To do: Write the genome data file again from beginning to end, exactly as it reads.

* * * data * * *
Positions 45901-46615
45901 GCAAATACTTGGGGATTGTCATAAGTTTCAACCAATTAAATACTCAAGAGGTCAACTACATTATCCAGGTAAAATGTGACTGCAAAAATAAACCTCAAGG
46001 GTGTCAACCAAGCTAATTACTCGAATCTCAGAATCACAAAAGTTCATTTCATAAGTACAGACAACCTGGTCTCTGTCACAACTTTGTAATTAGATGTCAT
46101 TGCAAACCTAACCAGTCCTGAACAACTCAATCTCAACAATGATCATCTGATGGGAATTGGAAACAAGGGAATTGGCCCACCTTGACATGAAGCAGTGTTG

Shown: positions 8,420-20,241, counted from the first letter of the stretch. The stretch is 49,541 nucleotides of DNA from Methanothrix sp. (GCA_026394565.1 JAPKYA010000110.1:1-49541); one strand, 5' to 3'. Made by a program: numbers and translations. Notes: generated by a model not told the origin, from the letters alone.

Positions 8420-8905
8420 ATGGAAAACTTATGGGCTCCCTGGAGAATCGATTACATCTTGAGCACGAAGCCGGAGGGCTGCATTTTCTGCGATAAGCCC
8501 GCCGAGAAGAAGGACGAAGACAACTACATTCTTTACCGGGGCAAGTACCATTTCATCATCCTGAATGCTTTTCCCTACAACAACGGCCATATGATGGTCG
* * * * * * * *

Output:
Positions 45901-46615
45901 GCAAATACTTGGGGATTGTCATAAGTTTCAACCAATTAAATACTCAAGAGGTCAACTACATTATCCAGGTAAAATGTGACTGCAAAAATAAACCTCAAGG
46001 GTGTCAACCAAGCTAATTACTCGAATCTCAGAATCACAAAAGTTCATTTCATAAGTACAGACAACCTGGTCTCTGTCACAACTTTGTAATTAGATGTCAT
46101 TGCAAACCTAACCAGTCCTGAACAACTCAATCTCAACAATGATCATCTGATGGGAATTGGAAACAAGGGAATTGGCCCACCTTGACATGAAGCAGTGTTG

Shown: positions 8,420-20,241, counted from the first letter of the stretch. The stretch is 49,541 nucleotides of DNA from Methanothrix sp. (GCA_026394565.1 JAPKYA010000110.1:1-49541); one strand, 5' to 3'. Made by a program: numbers and translations. Notes: generated by a model not told the origin, from the letters alone.

Positions 8420-8905
8420 ATGGAAAACTTATGGGCTCCCTGGAGAATCGATTACATCTTGAGCACGAAGCCGGAGGGCTGCATTTTCTGCGATAAGCCC
8501 GCCGAGAAGAAGGACGAAGACAACTACATTCTTTACCGGGGCAAGTACCATTTCATCATCCTGAATGCTTTTCCCTACAACAACGGCCATATGATGGTCG